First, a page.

Dec 11 2020

Symeon the New Theologian – We awaken in Christ’s body

Published by at 8:30 am under Poetry

We awaken in Christ’s body
by Symeon the New Theologian

English version by Stephen Mitchell

We awaken in Christ’s body
as Christ awakens our bodies,
and my poor hand is Christ, He enters
my foot, and is infinitely me.

I move my hand, and wonderfully
my hand becomes Christ, becomes all of Him
(for God is indivisibly
whole, seamless in His Godhood).

I move my foot, and at once
He appears like a flash of lightning.
Do my words seem blasphemous? — Then
open your heart to Him

and let yourself receive the one
who is opening to you so deeply.
For if we genuinely love Him,
we wake up inside Christ’s body

where all our body, all over,
every most hidden part of it,
is realized in joy as Him,
and He makes us, utterly, real,

and everything that is hurt, everything
that seemed to us dark, harsh, shameful,
maimed, ugly, irreparably
damaged, is in Him transformed

and recognized as whole, as lovely,
and radiant in His light
he awakens as the Beloved
in every last part of our body.

— from The Enlightened Heart: An Anthology of Sacred Poetry, by Stephen Mitchell

/ Image by rpphotos /

Since we are coming into the Christmas season, I thought I would take the opportunity to share one of my favorite poems by Symeon the New Theologian.

Symeon doesn’t urge us to merely honor or love the Beloved (Christ within the Christian tradition) from a distance. We melt into the Divine, become one with the Divine, share the same body.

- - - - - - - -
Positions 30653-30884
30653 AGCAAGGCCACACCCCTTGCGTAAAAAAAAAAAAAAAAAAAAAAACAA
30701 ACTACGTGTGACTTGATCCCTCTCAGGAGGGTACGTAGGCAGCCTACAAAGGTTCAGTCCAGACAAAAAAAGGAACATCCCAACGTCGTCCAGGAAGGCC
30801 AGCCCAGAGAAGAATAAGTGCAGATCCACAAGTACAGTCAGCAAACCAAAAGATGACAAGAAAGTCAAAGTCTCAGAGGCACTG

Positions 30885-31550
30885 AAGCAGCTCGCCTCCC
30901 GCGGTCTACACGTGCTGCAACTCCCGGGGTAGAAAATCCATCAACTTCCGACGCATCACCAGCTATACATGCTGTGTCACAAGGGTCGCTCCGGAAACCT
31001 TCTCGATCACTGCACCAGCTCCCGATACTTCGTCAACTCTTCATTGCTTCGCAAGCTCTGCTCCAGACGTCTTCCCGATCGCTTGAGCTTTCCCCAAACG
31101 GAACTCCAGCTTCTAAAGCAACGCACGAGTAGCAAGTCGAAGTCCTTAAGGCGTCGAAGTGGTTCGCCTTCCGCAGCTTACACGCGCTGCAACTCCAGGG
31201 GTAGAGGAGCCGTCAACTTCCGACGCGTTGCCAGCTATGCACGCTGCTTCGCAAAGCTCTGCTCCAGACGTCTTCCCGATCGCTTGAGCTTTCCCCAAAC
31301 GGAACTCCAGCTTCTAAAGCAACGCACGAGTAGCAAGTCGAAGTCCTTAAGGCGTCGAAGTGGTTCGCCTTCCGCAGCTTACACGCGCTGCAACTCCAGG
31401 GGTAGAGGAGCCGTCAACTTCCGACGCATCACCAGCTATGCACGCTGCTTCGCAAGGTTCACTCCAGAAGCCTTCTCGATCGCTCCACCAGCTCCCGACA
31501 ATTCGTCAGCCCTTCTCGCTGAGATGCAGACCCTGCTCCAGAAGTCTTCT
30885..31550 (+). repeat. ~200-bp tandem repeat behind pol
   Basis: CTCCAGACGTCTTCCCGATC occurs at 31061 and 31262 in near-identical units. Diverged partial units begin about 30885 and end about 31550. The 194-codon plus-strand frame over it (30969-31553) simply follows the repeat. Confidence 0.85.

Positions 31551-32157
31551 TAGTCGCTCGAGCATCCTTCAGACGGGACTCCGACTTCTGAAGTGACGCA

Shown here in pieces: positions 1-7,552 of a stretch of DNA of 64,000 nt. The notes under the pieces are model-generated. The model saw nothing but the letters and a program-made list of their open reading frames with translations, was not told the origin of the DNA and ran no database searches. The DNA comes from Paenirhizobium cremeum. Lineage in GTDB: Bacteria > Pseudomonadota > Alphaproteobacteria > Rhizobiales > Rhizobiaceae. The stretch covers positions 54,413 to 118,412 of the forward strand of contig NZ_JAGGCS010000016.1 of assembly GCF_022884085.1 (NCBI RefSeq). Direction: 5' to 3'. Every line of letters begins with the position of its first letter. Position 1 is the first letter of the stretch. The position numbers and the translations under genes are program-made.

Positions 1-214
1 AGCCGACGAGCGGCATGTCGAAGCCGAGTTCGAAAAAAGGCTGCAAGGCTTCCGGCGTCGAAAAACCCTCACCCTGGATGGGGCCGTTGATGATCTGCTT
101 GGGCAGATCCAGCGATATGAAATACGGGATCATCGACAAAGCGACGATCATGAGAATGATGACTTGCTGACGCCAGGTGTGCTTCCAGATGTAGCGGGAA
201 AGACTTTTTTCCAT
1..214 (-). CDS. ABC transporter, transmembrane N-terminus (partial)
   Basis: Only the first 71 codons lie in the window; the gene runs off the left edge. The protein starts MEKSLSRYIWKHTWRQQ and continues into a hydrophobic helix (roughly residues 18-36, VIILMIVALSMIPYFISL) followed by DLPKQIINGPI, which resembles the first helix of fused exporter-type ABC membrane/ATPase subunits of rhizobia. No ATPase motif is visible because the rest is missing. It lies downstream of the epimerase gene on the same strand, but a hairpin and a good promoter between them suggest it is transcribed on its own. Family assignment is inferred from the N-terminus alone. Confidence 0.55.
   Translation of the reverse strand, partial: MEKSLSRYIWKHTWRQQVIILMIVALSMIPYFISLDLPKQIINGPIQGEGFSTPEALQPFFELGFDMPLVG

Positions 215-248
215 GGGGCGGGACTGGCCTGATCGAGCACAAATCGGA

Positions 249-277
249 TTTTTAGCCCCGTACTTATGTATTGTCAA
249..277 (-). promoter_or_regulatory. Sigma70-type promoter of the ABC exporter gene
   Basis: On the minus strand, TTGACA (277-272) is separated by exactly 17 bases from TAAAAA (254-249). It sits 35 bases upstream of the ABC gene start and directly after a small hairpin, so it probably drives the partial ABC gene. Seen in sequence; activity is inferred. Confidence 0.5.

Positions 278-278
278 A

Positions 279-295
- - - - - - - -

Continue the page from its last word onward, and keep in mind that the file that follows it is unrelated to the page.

I move my hand, and wonderfully
my hand becomes Christ, becomes all of Him

Some of these lines remind me of the poem attributed to Teresa of Avila, You Are Christ’s Hands with it’s lines– “Christ has no body now on earth but yours, / no hands but yours…”

This poem by Symeon is one I just want to drink in — it feels so deeply healing and generous to the soul.

and everything that is hurt, everything
that seemed to us dark, harsh, shameful,
maimed, ugly, irreparably
damaged, is in Him transformed

and recognized as whole, as lovely,
and radiant in His light
he awakens as the Beloved
in every last part of our body.

Thinking of Christmas, I have always felt a particular love for manger scenes, ceramic, porcelain, or carved wooden figurines of the Christ Child laid in a bed of straw, Mary knelt over her new child, Joseph with his lamp, the Three Magi holding their gifts, a shepherd with a few sheep, an ox and an ass at rest. Often the scene has a hut-like manger as background, the roof covered with moss — with the announcing angel and the Christmas star shining above. That iconic scene has always felt magical and alive to me, rich with unspoken meaning.

And it is. We can read the gospel stories of the birth of Christ as simply describing events, or we can read it more deeply as being imbued with spiritual meaning.

In the Nativity, we discover the pure spark of light that is the Christ child — also represented by the star — surrounded by the emptiness of the night. The Nativity is an image of light in the darkness. A small child, vulnerable, humble, poor, a tiny point of existence, surrounded by the immensity of the night… but with the promise that the light will increase until it floods the world with its light. (It is no accident that Christmas is set near the Winter Solstice, when the world is plunged in darkness and awaits the rebirth of the sun.)

Looking at Mary and Joseph, one way to understand Mary in the Nativity story is that she represents the heart or the soul, while Joseph represents the intellect. From this perspective, the gospel story of the virgin birth takes on ever deeper dimensions.